Harper said that as they started, it was clear that the person was prepared to accept the challenge. He added that the choice was certain and not in doubt.

During the interview process, they discussed the game at Rhode Island this season where Duquesne's lead was reduced by the hosts from 18 points.

Harper mentioned that someone somehow convinced coach Dambrot to use a different strategy than man-to-man, which he considers a miracle in itself.

After Duquesne won 85-71, Harper found out that it was Joyce's decision.

These are the basic strategies of basketball, but Joyce stated that his coaching style cannot be fully captured on a computer's hard drive.

Joyce assured the players at the news conference that he will always support them. He emphasized that the relationship they have is not just about business but about making a significant and positive impact on each of their lives, encouraging, motivating, and being there to listen to them when needed.

He added that he will be there to tell them when they need a breath mint and also to give them a hug.

One of the players offering support to Joyce was walk-on guard Jake DiMichele, who said that the players were glad and relaxed when they heard that Joyce got the job.

DiMichele stated that if Joyce wasn't his coach, he would still want to spend time with him, as he finds him very easy to relate to. He mentioned that many of the things Joyce has been through in life are things they are going through now.

According to reports, loyalty is important to Joyce, who grew up in Akron with LeBron James, meeting the NBA star for the first time at one of Dambrot’s basketball clinics before middle school.

On Monday, Joyce openly spoke about his relationship with James.

He described it as a bond between two young guys who had a lot in common and decided to be honest with each other, motivate and push each other, continuing to do so to this day.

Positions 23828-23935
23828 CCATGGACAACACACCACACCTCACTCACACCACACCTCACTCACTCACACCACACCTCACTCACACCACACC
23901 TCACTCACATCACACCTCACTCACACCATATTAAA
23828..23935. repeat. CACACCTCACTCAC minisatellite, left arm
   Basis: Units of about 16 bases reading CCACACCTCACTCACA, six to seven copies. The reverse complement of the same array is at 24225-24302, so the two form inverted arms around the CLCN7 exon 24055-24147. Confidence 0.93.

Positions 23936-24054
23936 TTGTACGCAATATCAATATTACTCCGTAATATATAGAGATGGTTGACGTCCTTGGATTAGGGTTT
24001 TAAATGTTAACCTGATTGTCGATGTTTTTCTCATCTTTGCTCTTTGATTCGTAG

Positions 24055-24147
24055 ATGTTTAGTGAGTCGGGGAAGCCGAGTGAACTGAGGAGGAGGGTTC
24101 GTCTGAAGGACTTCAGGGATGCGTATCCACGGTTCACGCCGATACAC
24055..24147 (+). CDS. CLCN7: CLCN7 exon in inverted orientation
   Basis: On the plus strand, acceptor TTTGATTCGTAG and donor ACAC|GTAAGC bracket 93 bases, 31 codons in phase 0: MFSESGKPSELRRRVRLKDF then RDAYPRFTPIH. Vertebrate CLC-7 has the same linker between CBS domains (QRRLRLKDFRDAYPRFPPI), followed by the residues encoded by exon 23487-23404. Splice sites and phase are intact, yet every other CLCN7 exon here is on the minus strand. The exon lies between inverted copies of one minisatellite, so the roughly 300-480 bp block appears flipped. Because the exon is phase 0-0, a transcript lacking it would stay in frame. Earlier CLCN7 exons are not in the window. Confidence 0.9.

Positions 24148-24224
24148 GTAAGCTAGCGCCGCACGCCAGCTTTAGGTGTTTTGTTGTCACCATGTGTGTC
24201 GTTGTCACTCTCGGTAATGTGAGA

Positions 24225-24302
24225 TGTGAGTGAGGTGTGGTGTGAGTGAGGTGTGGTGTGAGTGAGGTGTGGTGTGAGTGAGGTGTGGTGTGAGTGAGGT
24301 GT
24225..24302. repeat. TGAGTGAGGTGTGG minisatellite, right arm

He emphasized that their loyalty to each other has been a significant part of their lives, which is not easy to find.

Present in the audience on Monday were Joyce’s wife, Lanae, and their three children, his parents, and in-laws. Joyce’s father, James Joyce II — Dru Joyce is actually James Joyce III — began coaching Joyce and LeBron James when they were 9 years old.

The elder Joyce commented that from the age of 12, he knew that his son was going to be a coach, citing his attention to detail, passion, and understanding of what was needed and wanted.

He remarked that his son is well-suited for the role and that the Duquesne officials recognized what they have seen for a long time. He believes his son will be even better at coaching than him.

Joyce III mentioned that he was taking notes from a young age and has been told repeatedly that he would be a head coach someday.

Joyce mentioned that during his drive from Akron to Pittsburgh on Monday, he initially drove in silence before turning on the radio and hearing Whitney Houston's song 'Step by Step.'

He commented that the song felt appropriate for that day and reminded him of the gradual progress they are making, emphasizing the idea of moving forward bit by bit every day and how they will continue to develop.